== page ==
"[T]here is no warrant for presuming coercive effect where the suspect's initial inculpatory statement, though technically in violation of Miranda, was voluntary. The relevant inquiry is whether, in fact, the second statement was also voluntarily made. As in any such inquiry, the finder of fact must examine the surrounding circumstances in the entire course of police conduct with respect to the suspect in evaluating the voluntariness of his statements. The fact that a suspect chooses to speak after being informed of his rights is, of course, highly probative. We find that the dictates of *211 Miranda and the goals of the Fifth Amendment prescription against use of compelled testimony are fully satisfied in the circumstances of this case by barring use of the unwarned statement in the case in chief. No further purpose is served by imputing `taint' to subsequent statements obtained pursuant to a voluntary and knowing waiver. We hold today that a suspect who has once responded to unwarned yet uncoercive questioning is not thereby disabled from waiving his rights and confessing after he has been given the requisite Miranda warnings."

Id., at 318, 105 S. Ct. at 1298.

In the case sub judice, Officer Stafford testified that, before the appellant made the second statement, he had been read his Miranda rights; that he was neither threatened nor made any promise in return for making his statement; that he did not appear to be under the influence of any drugs or intoxicants; and that he indicated that he understood his rights. The trial court did not err in failing to suppress the appellant's second statement.


The appellant argues that the trial court erred in denying his motion in limine concerning statements made over the police radio and the admission into evidence of the tire iron and the screwdriver. The record indicates that the trial court refused to allow into evidence specific information and details broadcast on the police radio, including the fact that the broadcast indicated that two black males were involved. The trial court allowed into evidence the statement broadcast that a burglary was in progress. The defense counsel objected to any evidence concerning the radio broadcast, on the grounds of hearsay.

"`In criminal cases, the arresting or investigating officer will often explain his going to the scene of the crime or his interview with the defendant, or a search or seizure, by stating that he did so upon information received and this of course will not be objectionable as hearsay, but if he becomes more specific by repeating definite complaints of a particular crime by the accused, this is so likely to be misused by the jury as evidence of the fact asserted that it should be excluded as hearsay.' See Small [v. State, 348 So. 2d 504, 507 (Ala.Cr.App.), affirmed, 348 So. 2d 507 (Ala.1977)]."

Tierce v. State, 396 So. 2d 1090, 1093 (Ala. Cr.App.1981). The fact that the radio broadcast stated that a burglary was in progress was not introduced to prove the truth of the matter asserted, Tillis v. State, 469 So. 2d 1367 (Ala.Cr.App.1985), cert. denied, 469 So. 2d 1367 (Ala.1985), but rather for the purpose of explaining why Officer Stafford went to the property. See Mathis v. State, 501 So. 2d 509, 514 (Ala.Cr. App.1986). "[O]fficers are entitled to rely on police radio broadcasts," and such broadcasts are a factor to be considered by the court in determining probable cause. Hancock v. State, 368 So. 2d 581, 586 (Ala. Cr.App.), writ denied, Ex parte Hancock, 368 So. 2d 587 (Ala.1979).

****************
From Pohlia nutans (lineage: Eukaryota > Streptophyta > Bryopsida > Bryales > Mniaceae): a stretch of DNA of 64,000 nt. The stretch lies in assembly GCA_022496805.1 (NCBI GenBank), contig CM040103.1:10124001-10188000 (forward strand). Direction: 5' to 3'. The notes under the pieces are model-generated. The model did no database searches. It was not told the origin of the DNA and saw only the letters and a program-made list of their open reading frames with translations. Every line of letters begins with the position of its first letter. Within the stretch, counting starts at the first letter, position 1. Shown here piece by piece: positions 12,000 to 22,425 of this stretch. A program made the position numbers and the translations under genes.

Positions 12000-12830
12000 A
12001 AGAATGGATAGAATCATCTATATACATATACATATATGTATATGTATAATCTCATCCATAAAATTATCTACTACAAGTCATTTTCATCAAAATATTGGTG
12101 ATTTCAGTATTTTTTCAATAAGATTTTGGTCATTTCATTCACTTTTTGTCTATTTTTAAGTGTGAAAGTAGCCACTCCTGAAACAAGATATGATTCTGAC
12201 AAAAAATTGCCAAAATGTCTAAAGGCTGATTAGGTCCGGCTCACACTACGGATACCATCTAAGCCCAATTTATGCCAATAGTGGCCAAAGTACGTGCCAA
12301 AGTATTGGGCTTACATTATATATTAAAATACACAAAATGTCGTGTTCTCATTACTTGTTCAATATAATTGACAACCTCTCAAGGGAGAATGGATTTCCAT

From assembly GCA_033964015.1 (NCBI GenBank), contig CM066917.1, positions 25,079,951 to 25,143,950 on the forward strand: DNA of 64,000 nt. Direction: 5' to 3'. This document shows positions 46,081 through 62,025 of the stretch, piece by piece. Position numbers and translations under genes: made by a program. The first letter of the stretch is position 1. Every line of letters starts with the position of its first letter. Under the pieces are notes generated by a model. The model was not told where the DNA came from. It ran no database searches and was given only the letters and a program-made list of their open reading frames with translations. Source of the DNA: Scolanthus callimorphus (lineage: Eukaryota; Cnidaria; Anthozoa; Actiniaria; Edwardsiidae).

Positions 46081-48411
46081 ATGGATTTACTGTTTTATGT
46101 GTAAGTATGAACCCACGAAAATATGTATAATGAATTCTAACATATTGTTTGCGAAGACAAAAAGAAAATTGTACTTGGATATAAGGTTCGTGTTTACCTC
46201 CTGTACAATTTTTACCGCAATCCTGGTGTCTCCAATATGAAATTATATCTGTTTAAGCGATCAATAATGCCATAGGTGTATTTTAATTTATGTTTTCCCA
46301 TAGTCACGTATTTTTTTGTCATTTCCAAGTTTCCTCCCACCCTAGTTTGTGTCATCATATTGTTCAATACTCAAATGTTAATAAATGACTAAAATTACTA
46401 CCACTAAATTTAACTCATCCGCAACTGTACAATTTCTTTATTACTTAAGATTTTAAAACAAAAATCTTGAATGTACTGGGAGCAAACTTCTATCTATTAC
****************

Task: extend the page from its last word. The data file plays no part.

Although the appellant contends that the trial court erred in admitting the tire iron that he was found carrying and the screwdriver that was found in the air conditioner, this evidence was relevant and had probative value.

"It should be noted initially that a determination of admissibility of evidence rests within the sound discretion of the trial court and will not be disturbed on appeal absent a clear showing of an abuse of discretion. United States v. Dothard, 666 F.2d 498 (11th Cir.1982); United States v. Penn, 721 F.2d 762 (11th Cir.1983); Ward v. State, 440 So. 2d 1227 (Ala.Crim.App.1983). `To be admissible, the proffered evidence must tend to prove or disprove the main inquiry of the case.' Hill v. State, 366 So. 2d 296 (Ala.Crim.App.1978), affirmed, 366 So. 2d 318 (Ala.1979); McLeod v. State, 383 So. 2d 207 (Ala.Crim.App.1980). This court has further held that the determination of relevancy of evidence is left to the sound discretion of the trial judge and this court will not reverse unless discretion has been grossly abused." *212 Ballard v. State, 461 So. 2d 899, 906 (Ala. Cr.App.1984). V

The appellant argues that the trial court erred in denying his motion for directed verdict. According to § 13A-7-8, Code of Alabama (1975),

"(a) A person commits the crime of possession of burglar's tools if he: "(1) Possesses any explosive, tool, instrument or other article adapted, designed or commonly used for committing or facilitating the commission of an offense involving forcible entry into premises or theft by a physical taking; and "(2) Intends to use the thing possessed in the commission of an offense of the nature described in subdivision (a)(1) of this section."